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Suppose I run a program that I suspect to contain an infinite loop, or some other code that might run for too long. I know that in Linux I can do:

timeout 1 ./program

to give the program a time-out of 1 second. But, if I understand correctly, this will only send a "SIGTERM" signal to the program - the program might ignore it. What is a safer way to ensure that the program stops after 1 second, no matter what?

One solution I thought of is to run the program in bash and timeout bash, like this:

timeout 1 bash -c './program'

Then, after 1 second, bash is terminated and so the program it runs is terminated too. Is this a good solution?

  • Your second example with bash -c still only sends a signal (like SIGTERM) to your program. It can still be ignored. – Philip Couling Mar 11 at 11:56
  • @PhilipCouling does bash ignore this signal? I expected bash to terminate when it gets SIGTERM. – Erel Segal-Halevi Mar 11 at 12:00
  • Bash scripts don't ignore them, but they do occasionally get stuck waiting for their child process to terminate after a SIGTERM is sent. – Philip Couling Mar 11 at 12:13
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This really depends on what you mean by "safe". You have two options to kill a process:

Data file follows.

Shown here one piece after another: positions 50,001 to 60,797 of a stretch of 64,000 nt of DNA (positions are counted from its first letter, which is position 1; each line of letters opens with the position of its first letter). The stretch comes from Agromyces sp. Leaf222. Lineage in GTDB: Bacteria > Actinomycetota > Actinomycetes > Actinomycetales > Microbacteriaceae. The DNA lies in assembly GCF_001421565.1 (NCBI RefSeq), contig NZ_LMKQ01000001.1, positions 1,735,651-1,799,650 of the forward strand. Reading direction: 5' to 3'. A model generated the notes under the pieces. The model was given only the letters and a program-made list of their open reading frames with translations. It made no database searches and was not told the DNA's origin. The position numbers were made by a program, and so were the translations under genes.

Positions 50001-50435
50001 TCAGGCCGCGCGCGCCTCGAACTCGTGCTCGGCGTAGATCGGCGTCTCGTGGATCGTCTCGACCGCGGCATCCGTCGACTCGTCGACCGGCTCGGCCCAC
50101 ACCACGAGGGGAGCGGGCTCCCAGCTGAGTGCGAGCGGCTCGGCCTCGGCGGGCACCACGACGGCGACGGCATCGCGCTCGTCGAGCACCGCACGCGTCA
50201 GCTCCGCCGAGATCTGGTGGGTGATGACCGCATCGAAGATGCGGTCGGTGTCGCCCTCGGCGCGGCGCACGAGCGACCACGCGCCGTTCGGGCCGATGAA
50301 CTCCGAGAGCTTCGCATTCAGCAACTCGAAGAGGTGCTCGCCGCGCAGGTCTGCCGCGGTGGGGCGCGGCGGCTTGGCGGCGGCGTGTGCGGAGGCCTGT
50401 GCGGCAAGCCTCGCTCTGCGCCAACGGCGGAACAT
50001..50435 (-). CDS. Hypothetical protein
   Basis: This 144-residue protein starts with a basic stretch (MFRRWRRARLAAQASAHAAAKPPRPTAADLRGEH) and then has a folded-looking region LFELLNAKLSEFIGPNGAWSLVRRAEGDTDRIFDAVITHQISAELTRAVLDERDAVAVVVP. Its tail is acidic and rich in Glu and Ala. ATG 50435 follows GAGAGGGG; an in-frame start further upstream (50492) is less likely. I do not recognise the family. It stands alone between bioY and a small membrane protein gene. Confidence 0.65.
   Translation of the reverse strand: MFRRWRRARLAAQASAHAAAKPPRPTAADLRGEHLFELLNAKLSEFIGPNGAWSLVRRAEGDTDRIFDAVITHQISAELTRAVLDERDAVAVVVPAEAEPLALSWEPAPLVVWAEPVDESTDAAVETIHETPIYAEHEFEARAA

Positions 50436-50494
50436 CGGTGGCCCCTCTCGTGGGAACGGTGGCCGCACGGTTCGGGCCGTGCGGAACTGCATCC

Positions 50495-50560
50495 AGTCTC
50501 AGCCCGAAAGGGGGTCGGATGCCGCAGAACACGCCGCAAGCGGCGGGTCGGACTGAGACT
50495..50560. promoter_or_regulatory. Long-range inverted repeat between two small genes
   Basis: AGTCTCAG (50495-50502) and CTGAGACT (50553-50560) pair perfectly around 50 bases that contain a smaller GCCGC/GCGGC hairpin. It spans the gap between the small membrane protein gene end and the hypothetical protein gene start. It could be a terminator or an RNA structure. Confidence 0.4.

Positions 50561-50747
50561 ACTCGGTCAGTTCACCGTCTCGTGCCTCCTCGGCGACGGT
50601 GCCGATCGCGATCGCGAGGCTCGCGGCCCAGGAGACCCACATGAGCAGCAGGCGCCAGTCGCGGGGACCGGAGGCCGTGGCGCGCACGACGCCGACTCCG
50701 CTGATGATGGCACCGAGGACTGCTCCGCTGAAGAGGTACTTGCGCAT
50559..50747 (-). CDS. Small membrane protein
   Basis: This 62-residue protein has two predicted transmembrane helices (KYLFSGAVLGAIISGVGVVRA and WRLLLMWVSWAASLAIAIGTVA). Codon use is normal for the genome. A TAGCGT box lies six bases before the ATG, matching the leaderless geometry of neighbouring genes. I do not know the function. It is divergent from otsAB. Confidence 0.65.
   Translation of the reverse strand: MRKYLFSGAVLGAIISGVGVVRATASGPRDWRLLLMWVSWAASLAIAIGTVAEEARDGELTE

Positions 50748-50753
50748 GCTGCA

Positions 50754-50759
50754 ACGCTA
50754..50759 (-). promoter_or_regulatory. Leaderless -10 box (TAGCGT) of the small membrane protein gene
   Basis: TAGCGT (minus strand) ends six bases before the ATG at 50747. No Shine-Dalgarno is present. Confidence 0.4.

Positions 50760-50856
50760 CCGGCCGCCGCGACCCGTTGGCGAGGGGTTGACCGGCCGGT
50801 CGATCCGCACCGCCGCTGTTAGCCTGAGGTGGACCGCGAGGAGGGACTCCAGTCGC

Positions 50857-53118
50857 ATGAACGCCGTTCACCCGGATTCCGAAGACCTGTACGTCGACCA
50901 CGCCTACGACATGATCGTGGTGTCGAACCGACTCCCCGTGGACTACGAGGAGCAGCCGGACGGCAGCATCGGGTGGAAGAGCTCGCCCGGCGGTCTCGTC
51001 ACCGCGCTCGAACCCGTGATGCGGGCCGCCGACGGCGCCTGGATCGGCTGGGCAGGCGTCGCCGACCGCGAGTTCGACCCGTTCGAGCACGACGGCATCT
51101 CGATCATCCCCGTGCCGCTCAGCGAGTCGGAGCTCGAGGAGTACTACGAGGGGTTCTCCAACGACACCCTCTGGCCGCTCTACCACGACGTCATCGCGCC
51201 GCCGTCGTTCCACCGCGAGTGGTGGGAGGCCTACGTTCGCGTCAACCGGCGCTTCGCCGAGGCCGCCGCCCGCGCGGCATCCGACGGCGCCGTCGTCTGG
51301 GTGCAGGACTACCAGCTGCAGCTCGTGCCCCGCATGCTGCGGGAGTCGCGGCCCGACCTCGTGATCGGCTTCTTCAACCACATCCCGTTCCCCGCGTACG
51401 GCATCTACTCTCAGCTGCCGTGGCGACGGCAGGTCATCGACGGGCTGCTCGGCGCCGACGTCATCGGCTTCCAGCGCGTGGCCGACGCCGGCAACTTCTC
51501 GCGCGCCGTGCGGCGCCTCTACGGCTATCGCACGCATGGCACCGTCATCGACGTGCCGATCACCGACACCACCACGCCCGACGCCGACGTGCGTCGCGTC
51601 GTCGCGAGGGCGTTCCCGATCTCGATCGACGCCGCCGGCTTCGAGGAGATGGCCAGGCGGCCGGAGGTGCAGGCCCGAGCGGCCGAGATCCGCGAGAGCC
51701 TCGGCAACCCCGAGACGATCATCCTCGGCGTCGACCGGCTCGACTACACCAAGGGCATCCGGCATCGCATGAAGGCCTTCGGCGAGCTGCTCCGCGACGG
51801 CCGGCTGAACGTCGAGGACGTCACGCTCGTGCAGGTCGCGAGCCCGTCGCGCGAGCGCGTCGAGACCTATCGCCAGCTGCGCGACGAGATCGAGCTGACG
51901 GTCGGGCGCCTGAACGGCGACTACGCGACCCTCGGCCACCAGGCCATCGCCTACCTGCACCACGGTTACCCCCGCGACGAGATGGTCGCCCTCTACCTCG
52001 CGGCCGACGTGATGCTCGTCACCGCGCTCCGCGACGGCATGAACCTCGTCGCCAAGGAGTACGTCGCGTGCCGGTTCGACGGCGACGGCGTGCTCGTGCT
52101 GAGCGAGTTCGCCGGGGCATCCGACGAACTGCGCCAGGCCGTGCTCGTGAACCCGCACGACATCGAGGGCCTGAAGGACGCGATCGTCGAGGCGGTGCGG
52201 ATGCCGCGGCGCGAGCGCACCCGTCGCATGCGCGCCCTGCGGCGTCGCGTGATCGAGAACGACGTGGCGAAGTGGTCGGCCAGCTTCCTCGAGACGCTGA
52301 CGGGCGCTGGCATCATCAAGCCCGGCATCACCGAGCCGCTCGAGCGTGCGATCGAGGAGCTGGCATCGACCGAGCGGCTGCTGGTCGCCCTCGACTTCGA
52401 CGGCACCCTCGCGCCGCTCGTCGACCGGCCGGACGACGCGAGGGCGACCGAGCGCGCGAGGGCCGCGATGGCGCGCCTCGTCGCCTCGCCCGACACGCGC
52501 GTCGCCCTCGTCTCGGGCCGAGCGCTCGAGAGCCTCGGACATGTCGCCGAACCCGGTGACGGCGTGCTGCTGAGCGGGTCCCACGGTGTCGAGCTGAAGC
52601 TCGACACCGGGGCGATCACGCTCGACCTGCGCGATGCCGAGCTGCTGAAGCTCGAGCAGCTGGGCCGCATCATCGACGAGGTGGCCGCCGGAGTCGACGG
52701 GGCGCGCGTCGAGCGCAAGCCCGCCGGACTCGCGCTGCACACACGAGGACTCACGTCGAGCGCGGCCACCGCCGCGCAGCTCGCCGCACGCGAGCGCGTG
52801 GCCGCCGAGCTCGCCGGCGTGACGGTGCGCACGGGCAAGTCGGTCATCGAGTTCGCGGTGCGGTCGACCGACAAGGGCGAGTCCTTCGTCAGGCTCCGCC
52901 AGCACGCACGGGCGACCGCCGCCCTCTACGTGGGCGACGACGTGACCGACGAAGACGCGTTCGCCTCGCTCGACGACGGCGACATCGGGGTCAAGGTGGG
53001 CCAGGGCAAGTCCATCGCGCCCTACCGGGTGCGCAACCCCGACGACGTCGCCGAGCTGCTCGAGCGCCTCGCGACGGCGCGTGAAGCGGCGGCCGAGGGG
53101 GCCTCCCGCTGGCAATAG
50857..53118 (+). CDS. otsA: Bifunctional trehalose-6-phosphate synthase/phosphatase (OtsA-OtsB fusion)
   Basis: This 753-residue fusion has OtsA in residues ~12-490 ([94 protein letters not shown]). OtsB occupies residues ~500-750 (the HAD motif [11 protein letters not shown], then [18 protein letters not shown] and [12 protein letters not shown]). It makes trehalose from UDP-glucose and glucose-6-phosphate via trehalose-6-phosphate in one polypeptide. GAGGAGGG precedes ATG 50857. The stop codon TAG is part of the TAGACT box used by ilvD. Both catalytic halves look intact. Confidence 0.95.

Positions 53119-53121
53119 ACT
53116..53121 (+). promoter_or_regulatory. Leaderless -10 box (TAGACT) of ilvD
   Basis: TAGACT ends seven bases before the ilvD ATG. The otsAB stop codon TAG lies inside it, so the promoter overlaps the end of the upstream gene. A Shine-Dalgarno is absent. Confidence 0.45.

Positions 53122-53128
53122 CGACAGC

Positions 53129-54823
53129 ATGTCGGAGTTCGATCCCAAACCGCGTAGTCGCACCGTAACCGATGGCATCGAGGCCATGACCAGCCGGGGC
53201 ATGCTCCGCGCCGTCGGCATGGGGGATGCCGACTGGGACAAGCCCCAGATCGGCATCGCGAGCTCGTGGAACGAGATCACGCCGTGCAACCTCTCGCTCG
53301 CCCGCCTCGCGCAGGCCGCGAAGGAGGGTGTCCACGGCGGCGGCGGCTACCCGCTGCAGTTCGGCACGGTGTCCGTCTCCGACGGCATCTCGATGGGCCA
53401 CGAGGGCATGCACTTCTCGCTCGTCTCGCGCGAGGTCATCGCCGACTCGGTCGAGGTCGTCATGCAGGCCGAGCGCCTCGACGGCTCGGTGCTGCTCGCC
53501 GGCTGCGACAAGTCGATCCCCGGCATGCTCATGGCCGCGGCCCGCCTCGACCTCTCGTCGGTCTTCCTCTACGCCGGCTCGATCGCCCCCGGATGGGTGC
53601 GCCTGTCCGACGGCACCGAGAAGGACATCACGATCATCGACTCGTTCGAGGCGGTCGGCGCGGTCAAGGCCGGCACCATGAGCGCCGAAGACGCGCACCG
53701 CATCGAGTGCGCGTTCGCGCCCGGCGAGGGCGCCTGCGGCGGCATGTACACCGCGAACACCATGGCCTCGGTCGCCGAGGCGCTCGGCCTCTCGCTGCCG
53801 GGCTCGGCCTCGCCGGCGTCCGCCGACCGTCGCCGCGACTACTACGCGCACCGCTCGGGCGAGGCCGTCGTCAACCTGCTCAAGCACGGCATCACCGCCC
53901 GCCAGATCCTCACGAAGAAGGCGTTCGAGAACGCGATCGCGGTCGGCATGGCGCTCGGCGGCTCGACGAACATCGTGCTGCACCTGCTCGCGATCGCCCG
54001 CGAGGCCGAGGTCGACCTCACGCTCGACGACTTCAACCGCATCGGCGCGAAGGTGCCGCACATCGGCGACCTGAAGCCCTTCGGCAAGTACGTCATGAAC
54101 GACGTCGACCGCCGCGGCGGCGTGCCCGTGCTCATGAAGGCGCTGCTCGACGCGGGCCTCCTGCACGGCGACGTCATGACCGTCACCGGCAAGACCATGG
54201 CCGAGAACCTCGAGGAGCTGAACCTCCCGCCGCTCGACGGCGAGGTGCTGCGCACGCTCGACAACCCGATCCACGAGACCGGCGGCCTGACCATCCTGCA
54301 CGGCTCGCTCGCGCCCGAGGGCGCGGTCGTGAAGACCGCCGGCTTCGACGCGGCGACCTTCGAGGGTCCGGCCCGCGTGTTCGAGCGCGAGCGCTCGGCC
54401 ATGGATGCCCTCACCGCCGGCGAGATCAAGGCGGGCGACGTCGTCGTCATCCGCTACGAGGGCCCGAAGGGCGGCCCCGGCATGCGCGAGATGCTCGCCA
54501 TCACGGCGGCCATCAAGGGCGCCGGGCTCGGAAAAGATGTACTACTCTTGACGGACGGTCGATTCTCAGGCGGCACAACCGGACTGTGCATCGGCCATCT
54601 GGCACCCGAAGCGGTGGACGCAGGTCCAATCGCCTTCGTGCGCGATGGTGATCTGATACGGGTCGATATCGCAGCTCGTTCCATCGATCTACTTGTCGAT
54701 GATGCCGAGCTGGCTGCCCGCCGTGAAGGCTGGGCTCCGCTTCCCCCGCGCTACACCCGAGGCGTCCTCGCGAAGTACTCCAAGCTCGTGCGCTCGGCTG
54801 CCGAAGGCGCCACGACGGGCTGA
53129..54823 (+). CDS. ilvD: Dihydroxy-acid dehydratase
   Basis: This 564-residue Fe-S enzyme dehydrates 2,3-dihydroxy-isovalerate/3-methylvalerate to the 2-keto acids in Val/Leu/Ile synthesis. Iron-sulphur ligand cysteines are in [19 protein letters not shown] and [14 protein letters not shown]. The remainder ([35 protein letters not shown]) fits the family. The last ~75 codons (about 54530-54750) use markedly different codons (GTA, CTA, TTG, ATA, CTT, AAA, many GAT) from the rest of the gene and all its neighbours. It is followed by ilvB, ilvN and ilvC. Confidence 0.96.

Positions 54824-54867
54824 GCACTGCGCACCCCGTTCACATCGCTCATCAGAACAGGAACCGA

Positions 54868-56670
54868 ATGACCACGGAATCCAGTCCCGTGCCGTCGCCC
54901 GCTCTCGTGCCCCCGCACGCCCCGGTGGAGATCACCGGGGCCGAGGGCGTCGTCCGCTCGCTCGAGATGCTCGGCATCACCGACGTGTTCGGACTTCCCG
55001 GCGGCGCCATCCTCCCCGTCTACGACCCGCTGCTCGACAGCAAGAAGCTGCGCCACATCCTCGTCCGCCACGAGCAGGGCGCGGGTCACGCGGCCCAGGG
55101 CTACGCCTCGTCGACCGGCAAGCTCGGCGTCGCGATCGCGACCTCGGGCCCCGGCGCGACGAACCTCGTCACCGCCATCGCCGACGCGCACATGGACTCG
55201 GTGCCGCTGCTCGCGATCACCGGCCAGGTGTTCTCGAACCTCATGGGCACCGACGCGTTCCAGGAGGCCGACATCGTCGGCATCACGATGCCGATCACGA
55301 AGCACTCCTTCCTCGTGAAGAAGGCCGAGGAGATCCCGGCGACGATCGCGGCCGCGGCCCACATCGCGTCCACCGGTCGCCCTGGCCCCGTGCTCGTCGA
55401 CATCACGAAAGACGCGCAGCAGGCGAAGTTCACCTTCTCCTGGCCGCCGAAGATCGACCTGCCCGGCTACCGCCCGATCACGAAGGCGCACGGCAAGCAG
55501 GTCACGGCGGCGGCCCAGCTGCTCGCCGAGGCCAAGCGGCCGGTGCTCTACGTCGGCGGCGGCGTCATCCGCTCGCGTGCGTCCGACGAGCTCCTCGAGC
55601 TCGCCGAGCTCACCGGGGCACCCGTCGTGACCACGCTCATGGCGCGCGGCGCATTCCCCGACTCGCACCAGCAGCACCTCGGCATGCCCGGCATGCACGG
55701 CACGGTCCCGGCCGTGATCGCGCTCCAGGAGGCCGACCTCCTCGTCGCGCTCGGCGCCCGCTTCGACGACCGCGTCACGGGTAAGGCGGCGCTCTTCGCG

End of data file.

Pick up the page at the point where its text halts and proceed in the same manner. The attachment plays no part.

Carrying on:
• Politely ask the process to terminate itself (eg with SIGTERM)
  • In-politely demand the kernel to forcibly kill it (Eg: kill -9)

In most cases the cleanest and "safest" way to terminate a process is to ask it politely with SIGTERM. That's because by default programs will propagate the SIGTERM to all of their children and thus clean up the whole process tree. It's also better because the terminating processes have time to close down what they were doing cleanly (flushing buffers etc).

Where you forcibly kill a process, this does not necessarily (or even by default) kill the child processes. It has a tendency to leave orphans. It also has a tendency to corrupt files and generally cause a bit of a mess. So cleaning up with a force kill (kill -9) should not be done automatically.


Bash scripts are particularly tricky to clean up. By default they will propagate the SIGTERM to their child processes and wait for their child processes to terminate. If for some reason you send SIGTERM to a bash script and it doesn't terminate then kill -9 will almost certainly leave orphans.

To force kill them you need to force kill the script and force kill all it's children. This is generally messy and not recommended as an automated action.

Luckily timeout is aware of the issue of child processes and wipes out the entire process tree if asked to.

timeout -s 9 20 myscript

Will force kill all child processes. Be aware this is still a "dirty" way to close commands as they have no chance to clean themselves up properly and can corrupt files.

  • Is there a way to first try the 'clean' timeout, and if it does not work, use the 'dirty' way? For example timeout -s 9 2 timeout 1 myscript - after 1 second kill with sigterm, after 2 seconds kill with -9. Will this work? – Erel Segal-Halevi Mar 11 at 14:14
  • Yes that should work. As you guess the outer timeout will intervene 1 second after the inner (softer) one tries. – Philip Couling Mar 11 at 14:32
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The -s option of the timeout command allows you to specify the signal to be sent on timeout.

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